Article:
“The role of the platform is the creation of these connections. To this end, the platform facilitates an accessible, scalable and efficient network of users, services, devices, and intermediaries to make the value exchanges happen. It is over this network that value is created, distributed, discovered and consumed. The complementary aspects of platform and network are key to any platform ecosystem business model.
Users of the platform may be consumers, producers or a combination of both at times. Whatever their role, they connect and interact with each other over the network using the facilities provided by the platform. Depending on the nature of the business model, participants may or may not be required to connect explicitly. Social networks often require explicit connections, whereas marketplaces do not but match buyers and sellers on a case by a case basis. Users of a personal finances platform may not connect at all but still benefit by being benchmarked against comparable users.
The platform consists of core technologies, shared tools and services, and rules and standards that enable producers to create and share at scale with sufficiently low costs of distribution and transaction. It provides a set of interfaces for the participants of the network to communicate, interact and interoperate within the ecosystem.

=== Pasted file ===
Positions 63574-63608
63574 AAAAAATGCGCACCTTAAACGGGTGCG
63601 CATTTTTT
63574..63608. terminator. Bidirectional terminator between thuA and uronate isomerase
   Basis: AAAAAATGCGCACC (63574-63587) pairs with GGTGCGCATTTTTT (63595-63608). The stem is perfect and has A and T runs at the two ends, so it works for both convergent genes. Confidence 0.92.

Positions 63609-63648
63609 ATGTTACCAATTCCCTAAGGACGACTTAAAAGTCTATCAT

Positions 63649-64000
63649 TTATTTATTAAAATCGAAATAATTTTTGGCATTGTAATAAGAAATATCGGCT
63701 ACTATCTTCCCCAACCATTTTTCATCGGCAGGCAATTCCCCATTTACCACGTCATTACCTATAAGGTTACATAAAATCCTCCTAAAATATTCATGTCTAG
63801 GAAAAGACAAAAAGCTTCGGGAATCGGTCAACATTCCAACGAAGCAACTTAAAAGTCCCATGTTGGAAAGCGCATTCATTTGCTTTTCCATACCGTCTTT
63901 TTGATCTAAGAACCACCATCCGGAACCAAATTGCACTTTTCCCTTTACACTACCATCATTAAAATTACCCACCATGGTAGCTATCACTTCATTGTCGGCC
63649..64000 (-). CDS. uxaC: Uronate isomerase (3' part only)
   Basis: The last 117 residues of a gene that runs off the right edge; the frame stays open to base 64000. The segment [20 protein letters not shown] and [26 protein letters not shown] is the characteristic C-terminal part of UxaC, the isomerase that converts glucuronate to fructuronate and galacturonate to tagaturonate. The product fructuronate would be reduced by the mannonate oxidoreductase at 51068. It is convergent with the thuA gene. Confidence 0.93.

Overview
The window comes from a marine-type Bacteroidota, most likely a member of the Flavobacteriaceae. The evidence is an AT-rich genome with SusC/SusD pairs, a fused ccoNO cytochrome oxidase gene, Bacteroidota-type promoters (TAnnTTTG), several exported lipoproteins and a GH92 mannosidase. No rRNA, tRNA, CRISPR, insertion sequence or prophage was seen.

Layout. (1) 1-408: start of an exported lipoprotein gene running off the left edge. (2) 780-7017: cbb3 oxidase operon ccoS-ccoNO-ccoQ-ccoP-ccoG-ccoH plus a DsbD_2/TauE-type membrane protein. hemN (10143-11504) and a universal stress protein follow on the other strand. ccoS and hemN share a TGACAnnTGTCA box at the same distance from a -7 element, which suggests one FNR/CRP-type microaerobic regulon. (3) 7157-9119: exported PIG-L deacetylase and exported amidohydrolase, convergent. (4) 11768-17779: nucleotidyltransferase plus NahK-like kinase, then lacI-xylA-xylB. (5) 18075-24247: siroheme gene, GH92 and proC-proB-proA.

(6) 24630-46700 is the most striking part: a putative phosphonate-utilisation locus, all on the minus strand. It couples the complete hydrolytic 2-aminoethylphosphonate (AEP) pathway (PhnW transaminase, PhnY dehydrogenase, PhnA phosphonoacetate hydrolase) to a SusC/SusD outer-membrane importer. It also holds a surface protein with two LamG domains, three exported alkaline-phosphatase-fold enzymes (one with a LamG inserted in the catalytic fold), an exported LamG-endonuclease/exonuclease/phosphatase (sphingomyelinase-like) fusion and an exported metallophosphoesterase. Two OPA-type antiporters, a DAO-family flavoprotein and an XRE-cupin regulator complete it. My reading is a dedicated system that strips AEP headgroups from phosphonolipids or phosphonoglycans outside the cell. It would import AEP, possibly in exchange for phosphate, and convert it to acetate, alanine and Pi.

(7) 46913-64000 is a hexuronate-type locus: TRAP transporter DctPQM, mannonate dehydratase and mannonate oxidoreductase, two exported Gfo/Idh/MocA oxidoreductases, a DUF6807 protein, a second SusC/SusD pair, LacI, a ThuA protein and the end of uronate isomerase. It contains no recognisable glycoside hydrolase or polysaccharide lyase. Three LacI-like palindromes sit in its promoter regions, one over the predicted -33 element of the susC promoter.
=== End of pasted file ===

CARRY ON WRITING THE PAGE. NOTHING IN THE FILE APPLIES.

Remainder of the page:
This definition sits well with the generally accepted notion of “platform” as a product or technology that allows complementary, modular components be built on top of it. Well-known cases are product platforms (like VW’s MQB), industry platforms (like Intel’s x86 architecture) and cloud computing platforms (like Amazon Web Services).
Platform ecosystems often use the latter kind of platform. The platform’s job is to support the network comparably efficiently. This is not an unimportant task, but it just does not differentiate ecosystems in their evolutionary battles to the same degree as the networks do”
The 9 types of software platforms that you need to know
In a great article by Platform Hunt, they identify and track the 9 types of software platforms.
Let me just quote a small part of this article: